Exist in two separate places at once.
Well, that would explain this affinity
For egrets and owls and willow trees.
Motes might not have the energy to
Escape gravity, but bits of bodies split:
My twins vibrate in other entities.
At the End of the Days
Ultimately, if our civilization
Can’t continue without further
Ecological destruction and
Genocide of tribal peoples,
It’s not very fucking advanced.
I wrote this the other day after Reading Gary Snyder’s The Old Ways.
Then I heard that August 9th is the International Day of the World’s Indigenous Peoples.
The main point about allowing people to live the way they always have is to understand that they are not “Stone Age,” nor primitive, and that if they have not already become part of our globalised civilisation it is because they do not want to, not because they’re too ignorant to know better. They do know better. They have heard of the ways of the world outside and they have rejected it. Sometimes because of a very real fear for their lives.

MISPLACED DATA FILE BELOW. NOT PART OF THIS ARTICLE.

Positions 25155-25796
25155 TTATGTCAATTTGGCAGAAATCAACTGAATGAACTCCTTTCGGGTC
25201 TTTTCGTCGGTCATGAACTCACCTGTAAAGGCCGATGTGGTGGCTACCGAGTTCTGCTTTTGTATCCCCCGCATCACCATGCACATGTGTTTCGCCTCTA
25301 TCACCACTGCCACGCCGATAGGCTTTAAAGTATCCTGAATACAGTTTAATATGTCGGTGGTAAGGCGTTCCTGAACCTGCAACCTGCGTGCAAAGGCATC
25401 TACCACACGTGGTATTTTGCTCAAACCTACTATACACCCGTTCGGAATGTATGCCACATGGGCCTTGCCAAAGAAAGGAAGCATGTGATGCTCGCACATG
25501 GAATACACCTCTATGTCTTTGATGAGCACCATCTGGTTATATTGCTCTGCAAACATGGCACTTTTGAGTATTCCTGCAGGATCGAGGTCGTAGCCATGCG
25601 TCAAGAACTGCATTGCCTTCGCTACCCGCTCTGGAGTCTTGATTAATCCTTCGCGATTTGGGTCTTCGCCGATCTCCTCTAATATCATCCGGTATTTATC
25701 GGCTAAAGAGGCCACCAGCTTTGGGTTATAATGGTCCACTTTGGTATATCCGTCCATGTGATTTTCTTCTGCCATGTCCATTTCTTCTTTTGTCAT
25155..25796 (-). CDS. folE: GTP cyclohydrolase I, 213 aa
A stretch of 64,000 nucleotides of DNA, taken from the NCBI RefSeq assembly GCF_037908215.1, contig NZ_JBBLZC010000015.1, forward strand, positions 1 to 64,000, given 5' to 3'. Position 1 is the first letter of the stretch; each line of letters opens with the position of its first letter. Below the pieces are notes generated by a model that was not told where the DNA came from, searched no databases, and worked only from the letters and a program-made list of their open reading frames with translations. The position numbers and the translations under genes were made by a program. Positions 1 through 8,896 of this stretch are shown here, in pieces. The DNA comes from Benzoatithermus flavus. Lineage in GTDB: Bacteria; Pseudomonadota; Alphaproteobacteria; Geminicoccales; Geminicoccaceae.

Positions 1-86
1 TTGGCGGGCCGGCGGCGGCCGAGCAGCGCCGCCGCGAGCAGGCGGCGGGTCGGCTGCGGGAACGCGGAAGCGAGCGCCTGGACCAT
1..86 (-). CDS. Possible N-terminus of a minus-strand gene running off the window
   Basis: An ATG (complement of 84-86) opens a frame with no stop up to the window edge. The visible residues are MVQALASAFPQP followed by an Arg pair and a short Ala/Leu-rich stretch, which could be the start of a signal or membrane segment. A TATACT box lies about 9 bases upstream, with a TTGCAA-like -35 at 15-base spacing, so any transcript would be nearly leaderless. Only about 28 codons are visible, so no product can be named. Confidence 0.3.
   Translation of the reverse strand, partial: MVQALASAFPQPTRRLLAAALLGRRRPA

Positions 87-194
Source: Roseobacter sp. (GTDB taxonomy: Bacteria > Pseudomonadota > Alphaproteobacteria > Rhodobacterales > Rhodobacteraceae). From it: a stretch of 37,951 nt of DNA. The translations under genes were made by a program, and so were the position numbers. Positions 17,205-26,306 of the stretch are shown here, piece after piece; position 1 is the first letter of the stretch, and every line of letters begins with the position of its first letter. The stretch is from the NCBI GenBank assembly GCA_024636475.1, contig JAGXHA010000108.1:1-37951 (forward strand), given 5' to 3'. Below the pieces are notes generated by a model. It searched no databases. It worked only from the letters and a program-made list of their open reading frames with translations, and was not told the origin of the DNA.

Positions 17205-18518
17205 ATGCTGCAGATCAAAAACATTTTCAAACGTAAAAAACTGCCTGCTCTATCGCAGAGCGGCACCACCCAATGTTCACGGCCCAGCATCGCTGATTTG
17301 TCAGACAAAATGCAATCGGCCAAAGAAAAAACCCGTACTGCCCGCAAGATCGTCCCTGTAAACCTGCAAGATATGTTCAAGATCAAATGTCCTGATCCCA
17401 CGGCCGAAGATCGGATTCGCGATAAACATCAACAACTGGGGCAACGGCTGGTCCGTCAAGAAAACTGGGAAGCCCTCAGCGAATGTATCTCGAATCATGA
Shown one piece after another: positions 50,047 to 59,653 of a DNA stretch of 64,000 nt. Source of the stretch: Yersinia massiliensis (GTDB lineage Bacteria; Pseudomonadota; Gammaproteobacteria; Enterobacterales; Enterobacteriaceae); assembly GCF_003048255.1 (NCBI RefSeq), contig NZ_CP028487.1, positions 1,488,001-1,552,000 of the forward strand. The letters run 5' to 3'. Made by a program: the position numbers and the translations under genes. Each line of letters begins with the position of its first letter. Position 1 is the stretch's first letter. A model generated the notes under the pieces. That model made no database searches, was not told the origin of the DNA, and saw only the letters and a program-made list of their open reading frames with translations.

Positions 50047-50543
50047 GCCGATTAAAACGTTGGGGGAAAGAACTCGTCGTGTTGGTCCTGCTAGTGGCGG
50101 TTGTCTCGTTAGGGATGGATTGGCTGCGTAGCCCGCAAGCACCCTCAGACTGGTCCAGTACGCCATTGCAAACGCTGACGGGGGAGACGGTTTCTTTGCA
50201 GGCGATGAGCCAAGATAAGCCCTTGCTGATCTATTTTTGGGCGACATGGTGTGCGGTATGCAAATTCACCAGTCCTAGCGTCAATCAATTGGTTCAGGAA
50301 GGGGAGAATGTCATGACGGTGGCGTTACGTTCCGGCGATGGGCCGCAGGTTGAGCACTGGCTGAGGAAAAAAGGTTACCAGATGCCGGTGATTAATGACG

Second thing is to understand that the land they live on, if it belongs to anyone, belongs to them. We need to stay the hell out of there – and that mostly includes loggers, miners, ranchers, palm oil producers… all those nice people…
Here’s another video. As it asks, how long could you last alone in the forest?
On the other hand, how long do you think it would take one of the Yanomami kids, currently being affected by a measles epidemic, to figure out how to play FIFA on your playstation?
Five minutes, is the answer to both….
As Snyder said back in the 70s, to be able to survive off what the land under your feet provides is a sign of extreme advancement. Our society can’t do that. it needs so much more…
here’s another poem.
Balance comes in all we observe;
It is a fundament of our Universe:
Strong forces and electromagnetism
Keep atoms unified or flimsy, gravity
Balanced with a satellite’s speed keep it
Spinning instead of spiralling away.
So too on our planet, as the mountains
Rise, so the earth underneath goes ever
Deeper. In our humanity we see the same